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COMMONWEALTH PENNSYLVANIA v. JACK D. MCCASKILL (02/23/83)

submitted: February 23, 1983.

COMMONWEALTH OF PENNSYLVANIA
v.
JACK D. MCCASKILL, APPELLANT



No. 355 Pittsburgh 1981, Appeal from the PCHA Order of the Court of Common Pleas of Allegheny County, Criminal at No. 6079 June 1972.

COUNSEL

Richard S. Levine, Assistant Public Defender, Pittsburgh, for appellant.

Robert L. Eberhardt, Deputy District Attorney, Pittsburgh, for Commonwealth, appellee.

Spaeth, Brosky and Montemuro, JJ. Brosky, J., files a dissenting opinion.

Author: Spaeth

[ 321 Pa. Super. Page 269]

This appeal is from an order denying a petition filed under the Post-Conviction Hearing Act, 42 Pa.C.S.A. ยงยง 9541-9551. Appellant argues that his trial counsel was ineffective in failing to call three alibi witnesses, and that he should therefore be granted a new trial. We have concluded: that counsel reasonably believed that one of the witnesses was dead; that the record is unclear whether the testimony of another of the witnesses would have helped appellant; but that appellant did show that the testimony of the remaining witness would have helped him. Since we can find no reasonable basis for counsel's failure to call that remaining witness, we reverse and remand for a new trial.

On March 8, 1974, a jury found appellant guilty of possession of and dealing in narcotic drugs. On July 25, 1974, he was sentenced to three to six years in prison. We affirmed the judgment of sentence on April 10, 1975, 232 Pa. Super. 747, 337 A.2d 872 (1975), and the Supreme Court denied allocatur on November 13, 1975, No. 529 Allocatur Docket 1975.

[ 321 Pa. Super. Page 270]

On January 16, 1980, appellant filed his petition for relief under the Post-Conviction Hearing Act.*fn1 After a hearing, the lower court denied the petition, and this appeal followed.

Appellant was originally convicted on the strength of the testimony of Detectives James R. Ramsey and Bernard Ciganek of the Pittsburgh Police Department. Detective Ramsey testified that he purchased two half-spoons of heroin from appellant and Robert Baltimore on the evening of July 22, 1971. Ramsey said that at about 6:45 p.m. that evening he picked up appellant and Baltimore in the 900 block of Roselle Court in Pittsburgh, drove to the Hill District, where appellant and Baltimore left the car for a short time to get the heroin, and then returned, with appellant and Baltimore still along, to the 900 block of Roselle Court. It was there, he said, that he purchased the heroin from appellant and Baltimore. Ramsey estimated that he left appellant and Baltimore at the site of the sale at about 7:15 p.m. N.T. 47-50.*fn2 Detective Ciganek testified that he was assigned to cover Ramsey, and had followed Ramsey's car from Roselle Court to the Hill District and back. His testimony of what he observed corroborated Ramsey's testimony. N.T. 99-104.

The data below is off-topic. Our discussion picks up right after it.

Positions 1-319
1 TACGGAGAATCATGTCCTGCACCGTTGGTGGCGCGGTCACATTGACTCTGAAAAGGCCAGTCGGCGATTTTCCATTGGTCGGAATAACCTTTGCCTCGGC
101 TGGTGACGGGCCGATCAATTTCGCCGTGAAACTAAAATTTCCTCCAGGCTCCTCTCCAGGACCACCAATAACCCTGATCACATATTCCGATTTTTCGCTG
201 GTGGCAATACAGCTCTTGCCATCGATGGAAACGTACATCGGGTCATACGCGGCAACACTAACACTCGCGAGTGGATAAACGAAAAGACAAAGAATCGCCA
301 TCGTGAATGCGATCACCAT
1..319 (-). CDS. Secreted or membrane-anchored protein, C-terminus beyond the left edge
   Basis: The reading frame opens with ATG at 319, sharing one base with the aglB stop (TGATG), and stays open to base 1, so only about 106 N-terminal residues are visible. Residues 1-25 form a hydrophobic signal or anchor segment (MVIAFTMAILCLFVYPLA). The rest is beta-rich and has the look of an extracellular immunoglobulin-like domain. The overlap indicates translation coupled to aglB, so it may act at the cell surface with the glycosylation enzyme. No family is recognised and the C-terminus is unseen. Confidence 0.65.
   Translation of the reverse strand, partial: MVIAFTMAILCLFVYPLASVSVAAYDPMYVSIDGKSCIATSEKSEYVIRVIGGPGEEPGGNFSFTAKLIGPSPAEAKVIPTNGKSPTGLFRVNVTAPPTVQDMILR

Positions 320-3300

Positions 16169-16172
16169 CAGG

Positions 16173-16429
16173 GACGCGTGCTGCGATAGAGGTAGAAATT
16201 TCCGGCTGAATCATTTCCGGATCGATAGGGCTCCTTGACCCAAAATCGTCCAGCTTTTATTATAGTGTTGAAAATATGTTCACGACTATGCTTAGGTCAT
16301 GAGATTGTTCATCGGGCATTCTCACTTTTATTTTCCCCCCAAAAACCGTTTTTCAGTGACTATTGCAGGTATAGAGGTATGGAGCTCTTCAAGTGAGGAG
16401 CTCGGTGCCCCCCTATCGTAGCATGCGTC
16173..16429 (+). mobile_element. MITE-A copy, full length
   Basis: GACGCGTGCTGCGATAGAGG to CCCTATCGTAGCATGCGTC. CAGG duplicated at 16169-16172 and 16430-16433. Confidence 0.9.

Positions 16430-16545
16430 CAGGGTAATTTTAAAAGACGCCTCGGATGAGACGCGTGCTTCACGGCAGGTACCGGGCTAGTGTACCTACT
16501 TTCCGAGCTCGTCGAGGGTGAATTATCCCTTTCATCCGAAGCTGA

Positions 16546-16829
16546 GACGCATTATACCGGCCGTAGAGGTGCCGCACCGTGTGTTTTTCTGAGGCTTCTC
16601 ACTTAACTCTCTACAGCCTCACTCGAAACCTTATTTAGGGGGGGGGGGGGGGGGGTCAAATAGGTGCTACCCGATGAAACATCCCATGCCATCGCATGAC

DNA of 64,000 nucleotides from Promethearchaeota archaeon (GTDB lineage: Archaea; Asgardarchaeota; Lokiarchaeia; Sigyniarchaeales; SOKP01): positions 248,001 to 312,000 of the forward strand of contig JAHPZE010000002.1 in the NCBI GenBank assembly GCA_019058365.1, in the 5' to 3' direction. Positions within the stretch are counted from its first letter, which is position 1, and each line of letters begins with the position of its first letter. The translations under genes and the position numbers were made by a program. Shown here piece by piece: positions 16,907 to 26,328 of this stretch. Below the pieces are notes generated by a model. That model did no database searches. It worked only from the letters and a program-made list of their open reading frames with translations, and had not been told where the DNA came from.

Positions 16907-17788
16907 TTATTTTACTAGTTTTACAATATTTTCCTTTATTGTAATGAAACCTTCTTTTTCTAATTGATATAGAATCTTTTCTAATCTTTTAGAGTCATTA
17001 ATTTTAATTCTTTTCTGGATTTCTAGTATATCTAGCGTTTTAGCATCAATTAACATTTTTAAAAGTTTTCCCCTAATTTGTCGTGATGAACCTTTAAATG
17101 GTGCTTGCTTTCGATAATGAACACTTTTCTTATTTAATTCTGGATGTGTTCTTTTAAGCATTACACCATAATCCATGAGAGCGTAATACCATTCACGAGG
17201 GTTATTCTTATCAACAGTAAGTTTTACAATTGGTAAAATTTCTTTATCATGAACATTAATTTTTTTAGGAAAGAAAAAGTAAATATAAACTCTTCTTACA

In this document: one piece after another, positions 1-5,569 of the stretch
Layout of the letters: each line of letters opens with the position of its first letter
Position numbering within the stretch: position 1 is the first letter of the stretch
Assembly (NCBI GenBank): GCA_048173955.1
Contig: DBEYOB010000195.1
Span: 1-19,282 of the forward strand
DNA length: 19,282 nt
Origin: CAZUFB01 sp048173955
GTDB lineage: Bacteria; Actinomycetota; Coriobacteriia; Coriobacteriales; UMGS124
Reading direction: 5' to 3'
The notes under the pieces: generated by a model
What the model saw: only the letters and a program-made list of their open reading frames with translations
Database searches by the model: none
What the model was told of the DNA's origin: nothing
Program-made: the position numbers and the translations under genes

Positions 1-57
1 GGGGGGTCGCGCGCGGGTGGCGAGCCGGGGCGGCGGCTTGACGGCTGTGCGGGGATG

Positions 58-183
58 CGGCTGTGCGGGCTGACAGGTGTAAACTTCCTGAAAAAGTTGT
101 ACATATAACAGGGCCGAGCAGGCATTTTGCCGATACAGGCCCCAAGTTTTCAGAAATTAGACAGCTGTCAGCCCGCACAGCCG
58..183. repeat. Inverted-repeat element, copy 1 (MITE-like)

One of appellant's arguments is that his trial counsel was ineffective in failing to look for Robert Baltimore, appellant's alleged co-conspirator, so that he could be called to testify as an alibi witness. It will be convenient to consider this argument first, before we discuss the bulk of the testimony at the PCHA hearing.

Baltimore testified at the PCHA hearing that he had pleaded nolo contendere to the charges on which he and

[ 321 Pa. Super. Page 271]